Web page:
Environmentally friendly bioplastics? Not really, according to a study carried out by a group of scientists from the National Research Council (CNR), National Institute of Geophysics and Volcanology (INGV) and Ligurian District of Marine Technologies, the results of which were published in the open access journal Polymers.
The study showed that, if dispersed in the environment, even bioplastics have very long degradation times, comparable to those of non-biodegradable plastics. The researchers obtained this result through an innovative experiment designed to investigate the long-term behaviour of different types of virgin plastic granules (resin pellets) found in commonly used products.
Specifically, two polymers commonly used in plastic objects (HDPE and PP) were compared with two biodegradable plastic polymers (PLA and PBAT) to study their degree of ageing and degradation in seawater and sand. In both environments, neither traditional nor biodegradable polymers showed significant degradation after six months. Observation of the samples, combined with chemical, spectroscopic and thermal analyses, performed in the laboratory of the Institute for Chemical-Physical Processes (IPCF) of the CNR led by Simona Bronco, revealed that bioplastics take a much longer time to degrade in the natural environment than under industrial composting conditions.
“Given the widespread use of these materials, it is important to be aware of the environmental risks related to bioplastic waste if dispersed or not properly disposed of. It is necessary to provide correct information,” explained Silvia Merlino, researcher at the Institute of Marine Sciences (ISMAR) of the CNR, project coordinator.
“This study highlights the importance of providing correct information on biodegradable plastic, especially after the ban on single-use plastic products that came into force in Italy in January 2021, in compliance with the EU ‘Single-Use Plastics’ Directive, which has led to the progressive commercialization of single-use biodegradable plastic products, such as the polymers examined in our study,” added Marina Locritani, INGV, study co-coordinator.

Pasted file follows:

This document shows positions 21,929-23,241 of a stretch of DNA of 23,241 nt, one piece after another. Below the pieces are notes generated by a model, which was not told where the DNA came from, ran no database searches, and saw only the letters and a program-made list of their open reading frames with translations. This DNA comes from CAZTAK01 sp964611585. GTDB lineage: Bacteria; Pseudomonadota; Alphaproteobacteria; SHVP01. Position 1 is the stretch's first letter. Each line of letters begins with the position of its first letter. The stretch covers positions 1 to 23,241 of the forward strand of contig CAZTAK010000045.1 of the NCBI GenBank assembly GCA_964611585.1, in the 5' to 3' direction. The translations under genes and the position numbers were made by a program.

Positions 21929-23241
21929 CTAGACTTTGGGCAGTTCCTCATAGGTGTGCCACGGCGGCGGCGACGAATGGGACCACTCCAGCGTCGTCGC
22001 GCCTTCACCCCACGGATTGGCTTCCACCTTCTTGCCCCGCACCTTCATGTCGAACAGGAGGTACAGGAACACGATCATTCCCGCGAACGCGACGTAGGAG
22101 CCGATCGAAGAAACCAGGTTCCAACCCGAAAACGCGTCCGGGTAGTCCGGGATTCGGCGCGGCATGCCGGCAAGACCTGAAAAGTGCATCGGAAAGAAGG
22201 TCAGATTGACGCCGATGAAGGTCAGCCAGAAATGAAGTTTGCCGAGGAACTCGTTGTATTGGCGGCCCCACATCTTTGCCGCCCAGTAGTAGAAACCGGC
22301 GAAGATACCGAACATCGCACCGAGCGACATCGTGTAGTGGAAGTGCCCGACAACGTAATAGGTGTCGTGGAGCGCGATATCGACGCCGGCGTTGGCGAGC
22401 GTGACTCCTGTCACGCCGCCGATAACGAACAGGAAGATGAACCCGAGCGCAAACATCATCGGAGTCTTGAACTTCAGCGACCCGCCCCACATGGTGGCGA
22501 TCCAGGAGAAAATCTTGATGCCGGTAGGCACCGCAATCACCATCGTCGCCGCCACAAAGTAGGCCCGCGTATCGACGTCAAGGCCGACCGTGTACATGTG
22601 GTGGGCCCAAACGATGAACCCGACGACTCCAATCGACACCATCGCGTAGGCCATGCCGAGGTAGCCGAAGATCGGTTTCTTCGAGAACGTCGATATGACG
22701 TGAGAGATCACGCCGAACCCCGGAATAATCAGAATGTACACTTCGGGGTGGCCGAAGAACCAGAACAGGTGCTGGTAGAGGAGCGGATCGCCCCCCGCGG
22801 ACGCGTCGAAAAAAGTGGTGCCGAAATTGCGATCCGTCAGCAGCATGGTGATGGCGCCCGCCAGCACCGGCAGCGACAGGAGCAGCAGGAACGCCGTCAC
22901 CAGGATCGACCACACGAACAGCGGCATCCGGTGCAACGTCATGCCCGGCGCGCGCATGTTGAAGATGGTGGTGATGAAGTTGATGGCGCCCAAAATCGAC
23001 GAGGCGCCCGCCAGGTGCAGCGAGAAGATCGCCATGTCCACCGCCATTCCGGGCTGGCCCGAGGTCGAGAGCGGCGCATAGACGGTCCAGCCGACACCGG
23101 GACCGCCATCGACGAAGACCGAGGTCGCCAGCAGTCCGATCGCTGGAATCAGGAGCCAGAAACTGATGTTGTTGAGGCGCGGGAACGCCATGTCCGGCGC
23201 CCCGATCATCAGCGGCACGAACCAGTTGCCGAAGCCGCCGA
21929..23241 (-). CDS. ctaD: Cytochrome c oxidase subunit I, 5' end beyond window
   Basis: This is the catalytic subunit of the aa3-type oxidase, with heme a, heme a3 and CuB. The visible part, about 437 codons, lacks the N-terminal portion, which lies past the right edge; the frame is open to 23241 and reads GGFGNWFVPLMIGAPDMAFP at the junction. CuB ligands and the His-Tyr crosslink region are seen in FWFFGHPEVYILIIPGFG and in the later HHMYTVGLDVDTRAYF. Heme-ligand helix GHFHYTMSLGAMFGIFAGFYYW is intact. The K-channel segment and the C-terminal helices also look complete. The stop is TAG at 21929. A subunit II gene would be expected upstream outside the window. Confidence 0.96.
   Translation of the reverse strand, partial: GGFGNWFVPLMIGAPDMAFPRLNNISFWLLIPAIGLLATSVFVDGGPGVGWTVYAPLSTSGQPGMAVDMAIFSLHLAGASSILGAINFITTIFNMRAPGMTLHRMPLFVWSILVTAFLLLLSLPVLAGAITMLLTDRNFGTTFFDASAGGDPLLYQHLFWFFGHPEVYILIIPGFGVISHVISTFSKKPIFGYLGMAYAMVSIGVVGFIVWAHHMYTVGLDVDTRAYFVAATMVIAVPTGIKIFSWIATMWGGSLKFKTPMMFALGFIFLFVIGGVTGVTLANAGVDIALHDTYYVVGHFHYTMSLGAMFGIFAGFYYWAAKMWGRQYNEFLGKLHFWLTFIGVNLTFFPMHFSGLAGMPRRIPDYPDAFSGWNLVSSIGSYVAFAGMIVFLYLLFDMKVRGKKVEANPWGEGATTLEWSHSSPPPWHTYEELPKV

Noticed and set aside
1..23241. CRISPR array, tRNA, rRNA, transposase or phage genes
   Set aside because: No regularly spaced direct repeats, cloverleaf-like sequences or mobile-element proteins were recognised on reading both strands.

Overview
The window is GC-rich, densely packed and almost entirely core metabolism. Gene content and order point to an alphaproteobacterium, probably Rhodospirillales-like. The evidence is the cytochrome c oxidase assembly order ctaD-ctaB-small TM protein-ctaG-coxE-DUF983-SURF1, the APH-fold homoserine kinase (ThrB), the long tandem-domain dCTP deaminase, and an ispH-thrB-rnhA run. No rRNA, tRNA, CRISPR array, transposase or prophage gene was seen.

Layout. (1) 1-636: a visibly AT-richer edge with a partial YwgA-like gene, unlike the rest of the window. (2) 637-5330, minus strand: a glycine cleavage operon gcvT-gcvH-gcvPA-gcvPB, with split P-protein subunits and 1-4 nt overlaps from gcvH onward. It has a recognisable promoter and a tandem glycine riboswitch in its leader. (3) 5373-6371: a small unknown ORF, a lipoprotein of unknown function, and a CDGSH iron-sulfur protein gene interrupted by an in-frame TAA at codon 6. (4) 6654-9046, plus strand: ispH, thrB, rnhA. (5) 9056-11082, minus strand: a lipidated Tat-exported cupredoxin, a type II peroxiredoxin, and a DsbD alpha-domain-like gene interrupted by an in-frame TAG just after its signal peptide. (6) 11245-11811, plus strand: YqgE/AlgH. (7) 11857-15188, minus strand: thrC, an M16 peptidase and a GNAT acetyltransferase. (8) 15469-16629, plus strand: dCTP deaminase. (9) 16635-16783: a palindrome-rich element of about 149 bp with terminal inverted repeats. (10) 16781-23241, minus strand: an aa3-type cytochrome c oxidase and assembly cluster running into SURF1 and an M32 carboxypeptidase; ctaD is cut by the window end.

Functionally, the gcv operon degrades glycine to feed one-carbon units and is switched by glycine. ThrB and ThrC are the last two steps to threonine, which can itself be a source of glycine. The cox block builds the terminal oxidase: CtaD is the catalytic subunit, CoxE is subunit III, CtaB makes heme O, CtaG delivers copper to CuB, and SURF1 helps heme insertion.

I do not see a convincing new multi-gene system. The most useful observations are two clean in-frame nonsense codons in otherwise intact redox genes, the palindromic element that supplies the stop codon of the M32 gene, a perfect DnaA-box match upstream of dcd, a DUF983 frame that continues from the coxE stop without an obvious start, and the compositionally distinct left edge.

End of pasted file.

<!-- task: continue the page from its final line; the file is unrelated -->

The experiment, the first of its kind to be carried out entirely in situ, made use of the “LabMARE Coastal Station”, an underwater platform located at a depth of 10 metres in Santa Teresa Bay, in the Gulf of La Spezia, built as part of the “Laboratorio Mare” project of the Ligurian District of Marine Technologies. Thanks to the support of divers from the “Centro nautico e sommozzatori” and of mussel farmers from “Cooperativa mitilicoltori spezzini” of La Spezia, special “cages” containing plastic samples were installed on the underwater platform. Also, a sandbox containing the same plastic granules was exposed to atmospheric agents to simulate the surface of a beach. The experiment, currently underway, will be completed in 2023.
The project includes other experiments to study degradation processes at higher depths to be carried out by installing other cages containing plastics and bioplastics at “Stazione profonda del LabMare”, at a depth of approximately 400 metres, again in Ligurian waters. A further study is already underway – conducted in collaboration with Istituto Zooprofilattico Sperimentale del Piemonte, Liguria e Valle d’Aosta (IZTO) – on the state of degradation of resin pellets in the sea and the presence of chemical substances (PAHs, PCBs, pesticides) absorbed by them, as well as on the processes related to the retention of contaminants by mussels, traditionally considered the “sentinels” of water pollution.